The World Bank and ENCISS have published some of the views given to them by youth in the country during their Focus Group Discussions (FGD).
In their contribution to the booklet, the youth in Kailahun town commented that, “we hear about micro credits but we are yet to see them”.
The main occupation in Kailahun District is agriculture and male youth are engaged in bike riding, photography, radio repairs, auto mechanics, weaving, tailoring, and carpentry amongst others.
It notes that expansion of employment in the agricultural sector is inhibited by lack of inputs, untimely supply of seeds and lack of machinery to increase productivity.
“Youth in that part of the country formed themselves into labour gangs in agricultural activities. 3,000 Leone’s with food per day and 5,000 Leone’s without food is given to them,” the booklet states further.
“In Bonthe District, the youth in Mattru only have observers’ status when things are decided in their community. Youth employment available for the youth in Bonthe are some skills training centres in the community including the Sierra Leone Opportunities Industrialization Center (SL-OIC) which has a general lack of teaching materials and required tools to teach courses.
Most of the youth the initiative noted lack start up kits for graduates which is a major hindrance to use the skills they acquired.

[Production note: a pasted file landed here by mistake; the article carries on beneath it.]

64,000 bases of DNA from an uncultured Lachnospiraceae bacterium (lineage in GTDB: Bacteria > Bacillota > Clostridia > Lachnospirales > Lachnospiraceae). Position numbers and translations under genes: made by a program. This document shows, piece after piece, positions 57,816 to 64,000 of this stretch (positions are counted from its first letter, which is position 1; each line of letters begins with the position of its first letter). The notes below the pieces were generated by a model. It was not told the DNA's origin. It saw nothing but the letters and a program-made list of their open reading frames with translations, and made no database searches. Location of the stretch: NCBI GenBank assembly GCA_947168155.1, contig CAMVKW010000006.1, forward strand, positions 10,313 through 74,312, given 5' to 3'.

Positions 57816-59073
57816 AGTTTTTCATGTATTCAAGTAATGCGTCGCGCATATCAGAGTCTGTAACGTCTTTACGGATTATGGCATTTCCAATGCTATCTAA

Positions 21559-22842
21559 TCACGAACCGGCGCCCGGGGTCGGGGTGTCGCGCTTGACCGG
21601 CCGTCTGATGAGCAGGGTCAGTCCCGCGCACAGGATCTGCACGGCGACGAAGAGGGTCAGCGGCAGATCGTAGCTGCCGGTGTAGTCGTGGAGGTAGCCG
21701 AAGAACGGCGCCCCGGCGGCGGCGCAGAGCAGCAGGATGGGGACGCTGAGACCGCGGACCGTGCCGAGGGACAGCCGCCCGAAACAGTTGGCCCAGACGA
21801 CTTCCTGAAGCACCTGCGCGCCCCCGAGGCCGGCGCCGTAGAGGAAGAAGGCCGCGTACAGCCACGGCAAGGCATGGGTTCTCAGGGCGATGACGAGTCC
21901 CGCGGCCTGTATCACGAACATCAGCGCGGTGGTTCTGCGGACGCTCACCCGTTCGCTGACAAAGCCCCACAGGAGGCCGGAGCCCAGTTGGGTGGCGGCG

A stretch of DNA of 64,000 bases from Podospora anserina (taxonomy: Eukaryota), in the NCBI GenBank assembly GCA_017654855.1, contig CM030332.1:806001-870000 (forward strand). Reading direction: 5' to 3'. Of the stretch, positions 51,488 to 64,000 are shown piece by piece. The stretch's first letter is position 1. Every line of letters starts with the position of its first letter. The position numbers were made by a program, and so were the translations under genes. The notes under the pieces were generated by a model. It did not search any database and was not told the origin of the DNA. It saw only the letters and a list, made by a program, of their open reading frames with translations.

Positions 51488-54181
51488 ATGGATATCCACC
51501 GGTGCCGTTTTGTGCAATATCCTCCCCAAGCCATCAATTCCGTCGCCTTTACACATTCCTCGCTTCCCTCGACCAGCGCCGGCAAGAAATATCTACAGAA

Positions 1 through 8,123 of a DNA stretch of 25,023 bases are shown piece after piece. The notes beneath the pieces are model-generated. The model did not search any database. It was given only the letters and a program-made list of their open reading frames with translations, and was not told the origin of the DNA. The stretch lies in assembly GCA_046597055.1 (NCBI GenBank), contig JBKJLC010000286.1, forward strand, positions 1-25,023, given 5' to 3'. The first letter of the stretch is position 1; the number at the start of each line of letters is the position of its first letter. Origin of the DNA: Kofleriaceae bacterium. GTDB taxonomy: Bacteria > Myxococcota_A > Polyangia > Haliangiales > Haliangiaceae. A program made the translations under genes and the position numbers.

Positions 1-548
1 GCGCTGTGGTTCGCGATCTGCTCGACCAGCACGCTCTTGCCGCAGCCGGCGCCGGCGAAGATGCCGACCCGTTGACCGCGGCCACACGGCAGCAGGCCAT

In the Bo district, Bo town the unemployed youth said that lack of equipments and machines make humans wear out and tire very fast.
Human spare parts are not available, they said “so we avoid these types of work.”
In Bo female youth are predominant in petty trading, farming, catering and some are involved in commercial sex and male youth are in bike riding, masonry and carpentry. Formal job opportunities are limited.
Secretariat jobs are available for women but most are subjected to sexual harassment.
“Development travels better on good roads and we are the waste pipes” women in Kabala said during the FGD.
The level of education in Kabala is low, and very few formal work opportunities are available mainly in government ministries and few NGOs.
In Bombali District Makeni bike riders said that they are not respected in the community; “we are called rude and unruly ex-combatants.”
In Kenema District the youth noted that if you don’t have money and you are in the hospital, you are not admitted, you are just relaxing.